Center Back: Omar GONZALEZ (LA Galaxy)

Omar Gonzalez has demonstrated that he has the skill and athleticism plus the obvious defensive qualities to play international soccer for the United States, and he is a big upgrade to the skill and athleticism of Carlos Bocanegra and Clarence Goodson.

Geoff Cameron is better and more athletic than Gonzalez, but Gonzalez is a very talented center back who is perhaps a safer choice than tossing some of the younger American center backs into the fire.


Center Back: Geoff CAMERON (Stoke City)

One of the main problems for the United States over the years has been the weakness in the center of the American defense, and Cameron strengthened this weakness when he was finally used as a center back for the United States.

Cameron brings a new level of skill, athleticism, and coolness under pressure to the center of the American defense, and he needs to be played as a center back so the United States can play up to its full potential.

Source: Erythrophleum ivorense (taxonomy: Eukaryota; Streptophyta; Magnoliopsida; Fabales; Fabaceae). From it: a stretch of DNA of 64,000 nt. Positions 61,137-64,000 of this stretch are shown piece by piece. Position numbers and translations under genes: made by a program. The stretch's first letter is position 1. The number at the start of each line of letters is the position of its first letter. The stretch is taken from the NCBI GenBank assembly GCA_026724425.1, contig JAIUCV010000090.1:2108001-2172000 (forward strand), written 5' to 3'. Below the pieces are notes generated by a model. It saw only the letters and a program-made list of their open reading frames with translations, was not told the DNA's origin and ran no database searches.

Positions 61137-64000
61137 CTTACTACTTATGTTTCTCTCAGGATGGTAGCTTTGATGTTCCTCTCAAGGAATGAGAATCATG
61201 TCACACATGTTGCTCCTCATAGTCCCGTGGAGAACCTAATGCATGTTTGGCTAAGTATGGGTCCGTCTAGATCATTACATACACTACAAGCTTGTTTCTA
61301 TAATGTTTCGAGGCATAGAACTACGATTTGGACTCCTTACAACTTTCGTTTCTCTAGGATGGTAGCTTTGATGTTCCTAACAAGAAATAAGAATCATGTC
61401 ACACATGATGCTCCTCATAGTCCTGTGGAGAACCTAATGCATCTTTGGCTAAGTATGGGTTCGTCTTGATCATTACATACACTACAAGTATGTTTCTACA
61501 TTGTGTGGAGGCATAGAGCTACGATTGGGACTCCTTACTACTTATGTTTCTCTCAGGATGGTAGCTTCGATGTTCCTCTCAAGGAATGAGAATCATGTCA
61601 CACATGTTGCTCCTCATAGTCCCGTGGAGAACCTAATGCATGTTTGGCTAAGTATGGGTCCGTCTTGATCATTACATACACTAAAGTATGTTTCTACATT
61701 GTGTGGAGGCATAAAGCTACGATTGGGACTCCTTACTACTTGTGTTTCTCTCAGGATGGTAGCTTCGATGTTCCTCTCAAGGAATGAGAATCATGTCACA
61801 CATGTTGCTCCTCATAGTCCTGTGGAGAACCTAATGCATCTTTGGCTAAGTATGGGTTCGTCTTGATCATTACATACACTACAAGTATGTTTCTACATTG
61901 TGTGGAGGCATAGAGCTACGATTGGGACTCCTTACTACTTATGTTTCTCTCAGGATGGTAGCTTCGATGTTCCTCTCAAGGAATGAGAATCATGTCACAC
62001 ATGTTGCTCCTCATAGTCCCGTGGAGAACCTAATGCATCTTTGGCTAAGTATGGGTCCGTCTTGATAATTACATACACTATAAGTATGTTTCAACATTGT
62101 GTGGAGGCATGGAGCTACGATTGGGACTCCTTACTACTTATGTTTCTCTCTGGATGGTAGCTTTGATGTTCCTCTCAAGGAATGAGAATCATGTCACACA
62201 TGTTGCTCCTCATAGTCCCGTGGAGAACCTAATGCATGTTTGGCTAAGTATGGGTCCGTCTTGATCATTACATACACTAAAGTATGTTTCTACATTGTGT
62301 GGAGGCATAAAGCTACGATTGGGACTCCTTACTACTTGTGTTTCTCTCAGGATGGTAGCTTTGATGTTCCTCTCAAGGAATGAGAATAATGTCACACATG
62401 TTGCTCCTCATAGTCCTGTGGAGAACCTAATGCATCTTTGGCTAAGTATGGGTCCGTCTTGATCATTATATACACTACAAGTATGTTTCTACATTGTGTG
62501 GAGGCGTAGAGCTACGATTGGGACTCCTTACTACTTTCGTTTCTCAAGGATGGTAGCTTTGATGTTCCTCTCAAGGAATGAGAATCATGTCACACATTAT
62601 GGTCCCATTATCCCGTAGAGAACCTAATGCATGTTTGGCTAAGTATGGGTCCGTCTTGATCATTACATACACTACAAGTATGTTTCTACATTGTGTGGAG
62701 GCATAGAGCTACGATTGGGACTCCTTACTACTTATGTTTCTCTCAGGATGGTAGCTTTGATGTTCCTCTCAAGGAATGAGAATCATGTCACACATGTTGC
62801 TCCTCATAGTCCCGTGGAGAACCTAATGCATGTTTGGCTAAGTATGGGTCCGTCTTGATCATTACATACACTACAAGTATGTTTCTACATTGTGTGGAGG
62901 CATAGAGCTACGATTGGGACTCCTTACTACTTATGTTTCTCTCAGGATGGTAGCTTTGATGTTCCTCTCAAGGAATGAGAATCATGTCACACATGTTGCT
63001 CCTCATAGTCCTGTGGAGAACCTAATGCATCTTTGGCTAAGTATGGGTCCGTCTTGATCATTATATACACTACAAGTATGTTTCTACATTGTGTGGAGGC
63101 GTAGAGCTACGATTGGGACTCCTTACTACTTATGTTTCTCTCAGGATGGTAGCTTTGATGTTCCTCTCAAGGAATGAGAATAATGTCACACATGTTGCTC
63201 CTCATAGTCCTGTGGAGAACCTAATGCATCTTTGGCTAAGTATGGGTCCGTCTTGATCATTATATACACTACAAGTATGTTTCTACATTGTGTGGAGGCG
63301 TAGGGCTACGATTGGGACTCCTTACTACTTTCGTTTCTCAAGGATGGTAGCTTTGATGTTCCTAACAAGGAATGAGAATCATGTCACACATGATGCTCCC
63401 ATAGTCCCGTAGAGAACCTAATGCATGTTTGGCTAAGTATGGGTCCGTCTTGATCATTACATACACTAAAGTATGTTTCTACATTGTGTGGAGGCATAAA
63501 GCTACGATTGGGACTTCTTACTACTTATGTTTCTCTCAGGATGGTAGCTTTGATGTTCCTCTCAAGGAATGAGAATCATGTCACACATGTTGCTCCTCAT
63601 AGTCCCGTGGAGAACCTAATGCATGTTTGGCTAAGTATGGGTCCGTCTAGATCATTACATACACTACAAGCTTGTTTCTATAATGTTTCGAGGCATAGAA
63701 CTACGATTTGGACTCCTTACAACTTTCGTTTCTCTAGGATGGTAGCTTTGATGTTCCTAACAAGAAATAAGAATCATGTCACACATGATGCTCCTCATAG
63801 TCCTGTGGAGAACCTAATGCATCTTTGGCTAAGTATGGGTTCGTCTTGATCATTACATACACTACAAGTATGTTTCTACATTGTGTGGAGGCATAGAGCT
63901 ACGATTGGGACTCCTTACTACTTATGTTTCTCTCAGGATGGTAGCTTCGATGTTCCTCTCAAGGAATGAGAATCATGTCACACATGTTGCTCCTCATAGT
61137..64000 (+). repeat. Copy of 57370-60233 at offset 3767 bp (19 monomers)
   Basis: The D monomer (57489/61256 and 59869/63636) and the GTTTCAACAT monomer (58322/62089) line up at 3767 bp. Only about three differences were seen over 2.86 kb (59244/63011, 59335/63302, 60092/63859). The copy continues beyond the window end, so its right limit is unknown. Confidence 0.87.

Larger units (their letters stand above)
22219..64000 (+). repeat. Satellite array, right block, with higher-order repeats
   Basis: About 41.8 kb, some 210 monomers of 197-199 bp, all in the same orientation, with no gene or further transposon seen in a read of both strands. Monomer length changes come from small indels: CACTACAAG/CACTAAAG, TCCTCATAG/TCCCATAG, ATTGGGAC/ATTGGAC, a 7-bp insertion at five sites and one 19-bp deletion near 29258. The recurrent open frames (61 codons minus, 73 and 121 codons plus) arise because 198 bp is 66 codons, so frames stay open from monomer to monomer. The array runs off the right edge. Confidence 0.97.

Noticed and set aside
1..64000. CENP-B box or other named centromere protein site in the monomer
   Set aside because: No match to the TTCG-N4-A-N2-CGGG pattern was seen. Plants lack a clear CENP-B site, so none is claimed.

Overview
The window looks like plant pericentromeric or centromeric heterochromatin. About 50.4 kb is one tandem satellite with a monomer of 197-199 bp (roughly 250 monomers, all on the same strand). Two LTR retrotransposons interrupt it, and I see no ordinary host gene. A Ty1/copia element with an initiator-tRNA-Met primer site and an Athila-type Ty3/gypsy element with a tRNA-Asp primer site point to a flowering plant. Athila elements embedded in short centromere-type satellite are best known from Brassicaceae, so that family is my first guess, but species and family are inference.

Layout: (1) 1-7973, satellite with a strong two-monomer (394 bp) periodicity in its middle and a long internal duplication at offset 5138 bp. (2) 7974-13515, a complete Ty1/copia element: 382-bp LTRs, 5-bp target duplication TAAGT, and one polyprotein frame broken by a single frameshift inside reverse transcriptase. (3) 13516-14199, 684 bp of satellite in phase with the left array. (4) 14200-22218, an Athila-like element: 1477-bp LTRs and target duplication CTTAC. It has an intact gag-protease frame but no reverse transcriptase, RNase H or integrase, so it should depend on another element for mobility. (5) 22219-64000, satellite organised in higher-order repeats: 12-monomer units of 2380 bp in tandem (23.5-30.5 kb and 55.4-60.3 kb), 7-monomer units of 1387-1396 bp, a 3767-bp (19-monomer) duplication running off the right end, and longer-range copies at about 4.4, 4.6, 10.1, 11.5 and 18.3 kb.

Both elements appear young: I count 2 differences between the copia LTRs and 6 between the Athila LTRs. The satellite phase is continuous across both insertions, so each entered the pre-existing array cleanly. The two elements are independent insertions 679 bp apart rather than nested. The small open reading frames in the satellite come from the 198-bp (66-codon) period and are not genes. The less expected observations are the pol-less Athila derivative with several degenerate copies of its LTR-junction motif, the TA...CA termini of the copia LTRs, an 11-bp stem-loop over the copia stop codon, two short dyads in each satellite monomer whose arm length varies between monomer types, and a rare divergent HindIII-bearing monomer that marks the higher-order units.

Starting Geoff Cameron and Omar Gonzalez lowers the chances of the American defense being frequently beaten.


Left Back: Fabian JOHNSON (Hoffenheim)

There’s not a good reason to not start Fabian Johnson at left back because he’s simply too good. While some of the back ups at outside back who Klinsmann has put on the roster are suspect, Fabian Johnson is a good starting selection.

Starting Gonzalez, Cameron, and Johnson allows for a defensive set-up that is solid and fairly well-tested, and inserting an experienced player like Jonathan Spector at right back is a safe and good choice.


Defensive Midfielder: Michael BRADLEY (Roma)

Contrary to what many Americans think, Bradley is a defensive midfielder. Bradley isn’t strictly a midfield destroyer who always hangs back deep to break up the passing of the opposition, but he is a defensive midfielder.

Bradley fulfills an important role: he breaks up the passing of the opposition, he provides a passing outlet for the defensive back four, he drops back deep to essentially play as a fifth defender, and he actively participates in the passing play of the United States’ midfield.